Supreme Court Says Afton Teacher Who Had X-Rated Photos Of Himself On District iPad Shouldn’t Have Been Fired

The Wyoming Supreme Court ruled that an Afton teacher who had nude photos of his girlfriend and him on a school district iPad should not have been fired.

Jim Angell

February 09, 20224 min read

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An Afton teacher whose pictures from his personal cell phone were inadvertently transferred to a school district iPad should not have been dismissed from his teaching job, Wyoming’s Supreme Court ruled Wednesday.

The court unanimously upheld a lower court’s ruling that the Lincoln County School District No. 2 in Afton lacked evidence to prove that the appearance of inappropriate photos on the district-owned iPad reflected on the fitness of Wyatt Earling as a teacher.

“(The) superintendent presented no evidence to otherwise connect the allegations to Mr. Earling’s fitness or ability as a teacher,” said the ruling, written by Justice Lynne Boomgaarden. “To the contrary, the record shows that Mr. Earling had consistently received good evaluations for his teaching performance and been recommended for rehire without conditions every year.”

According to the ruling, Earling was first hired as an elementary school teacher in 2004. Over the next 15 years, the district gave him a number of Apple products to use in teaching and he signed into all of them using an Apple ID he had created.

In the 2018-19 school year, Earling had an outdated iPad he used at home to access email. He also allowed his daughters to use it to download apps, play games and watch videos.

In May 2018, Earling bought an Apple iPhone for his personal use.

“At some point after that, unbeknownst to Mr. Earling, personal photos and images from his iPhone began syncing to the iPad,” the ruling said.

The ruling said in March of 2019, Earling’s ex-wife called the district to express concern that inappropriate pornographic material might be stored on the district-owned iPad at Earlling’s home.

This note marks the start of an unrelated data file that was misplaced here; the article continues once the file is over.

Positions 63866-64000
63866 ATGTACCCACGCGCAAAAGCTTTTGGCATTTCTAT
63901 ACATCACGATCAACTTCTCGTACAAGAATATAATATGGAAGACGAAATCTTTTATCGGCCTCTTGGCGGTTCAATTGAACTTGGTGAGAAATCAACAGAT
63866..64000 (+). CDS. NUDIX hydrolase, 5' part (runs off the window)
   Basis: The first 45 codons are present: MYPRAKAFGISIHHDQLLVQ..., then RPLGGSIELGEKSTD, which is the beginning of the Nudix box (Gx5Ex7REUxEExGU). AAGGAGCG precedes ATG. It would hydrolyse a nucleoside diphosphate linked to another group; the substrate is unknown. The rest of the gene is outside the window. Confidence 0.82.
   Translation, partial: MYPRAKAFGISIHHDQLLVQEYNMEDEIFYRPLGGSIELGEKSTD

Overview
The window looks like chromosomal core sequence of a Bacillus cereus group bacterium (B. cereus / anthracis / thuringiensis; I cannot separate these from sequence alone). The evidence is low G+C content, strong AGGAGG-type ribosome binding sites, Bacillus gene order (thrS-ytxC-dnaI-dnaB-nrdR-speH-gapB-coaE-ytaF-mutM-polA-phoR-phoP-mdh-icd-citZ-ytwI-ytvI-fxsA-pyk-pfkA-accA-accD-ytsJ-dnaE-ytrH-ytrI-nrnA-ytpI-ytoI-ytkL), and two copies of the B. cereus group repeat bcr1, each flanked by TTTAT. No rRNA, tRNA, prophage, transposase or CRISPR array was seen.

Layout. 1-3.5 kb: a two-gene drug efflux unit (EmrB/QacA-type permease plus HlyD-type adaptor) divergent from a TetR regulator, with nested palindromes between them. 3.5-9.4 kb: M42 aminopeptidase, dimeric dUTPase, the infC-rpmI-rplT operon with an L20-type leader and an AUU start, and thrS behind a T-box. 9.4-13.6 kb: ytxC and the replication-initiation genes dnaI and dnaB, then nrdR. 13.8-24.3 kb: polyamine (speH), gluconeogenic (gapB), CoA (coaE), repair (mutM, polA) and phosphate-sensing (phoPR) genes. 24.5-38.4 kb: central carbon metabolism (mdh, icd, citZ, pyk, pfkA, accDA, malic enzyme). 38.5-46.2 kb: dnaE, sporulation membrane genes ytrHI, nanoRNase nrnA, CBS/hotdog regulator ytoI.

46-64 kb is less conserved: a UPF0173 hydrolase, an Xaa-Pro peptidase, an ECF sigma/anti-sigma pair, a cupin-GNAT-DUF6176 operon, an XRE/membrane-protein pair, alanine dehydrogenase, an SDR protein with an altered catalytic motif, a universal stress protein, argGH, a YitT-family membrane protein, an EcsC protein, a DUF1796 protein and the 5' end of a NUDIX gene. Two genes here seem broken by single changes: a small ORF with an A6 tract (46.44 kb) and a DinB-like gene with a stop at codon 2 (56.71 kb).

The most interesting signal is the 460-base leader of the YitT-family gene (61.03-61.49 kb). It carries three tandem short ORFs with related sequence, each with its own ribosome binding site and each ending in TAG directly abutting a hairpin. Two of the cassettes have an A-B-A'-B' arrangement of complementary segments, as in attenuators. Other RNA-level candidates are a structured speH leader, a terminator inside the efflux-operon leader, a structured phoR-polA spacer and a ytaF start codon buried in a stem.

Earling turned the iPad over for an investigation and technology experts from the district found about 1,000 personal images, including 50 “photos and images that (Superintendent Matt Erickson) considered graphic, pornographic, sexually explicit, obscene and inappropriate for a district device.”

According to the ruling, the photos and images include nude photos of Earling and his new girlfriend, screen shots of text messages that contained sexually suggestive content and memes that contained profanity and sexually explicit jokes.

“The photos, text messages and images were created, downloaded and shared in the context of their consensual, private relationship,” a footnote in the ruling said.

Erickson began proceedings to dismiss Earling in part on the grounds that he misused district technology and that his actions constituted immorality.

Earling requested a hearing on hid dismissal and the hearing officer recommended against his dismissal, but the school district board voted to proceed according to the superintendent’s recommendations.

A state district court reversed the school board’s decision and on appeal, the Supreme Court agreed with the lower court’s ruling.

The court said the district failed to give Earling notice that something transferred without his knowledge to a district device could be used as a reason for his dismissal.

“On their face, neither (of two policies regarding district technology) … furnished Mr. Earling with a clear standard of conduct that governed the behavior for which he was dismissed,” the ruling said. “Neither informed teachers they could be disciplined if inappropriate material synced from a personal device onto a district device,”

The ruling added that for the dismissal to be upheld, the district had to be able to prove that the images found on the iPad reflected on Earling’s abilities as a teacher.

The district did prove that if the images were seen by students, it could pose a risk to them, but it failed to take into account that the iPad was at Earling’s home and never seen by students and that if the iPad had been returned to the school district earlier, its memory would have been erased.

“While there was no dispute that it would have been harmful if his students had seen the photos and images, there was also no dispute that none of his students saw them,” the ruling said. “Superintendent Erickson agreed that he did not know of any harm to students, the possible harm was hypothetical …”

As a result, Earling should not have been dismissed, the ruling said.

Justices noted in their ruling that they were hesitant to interfere with the administration of schools.

“Though it is axiomatic that we should not administer Wyoming’s school system, we must ensure the rules and laws are followed, and the law does not permit us to uphold a factual finding that is contrary to the overwhelming weight of the evidence,” the ruling said.

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Jim Angell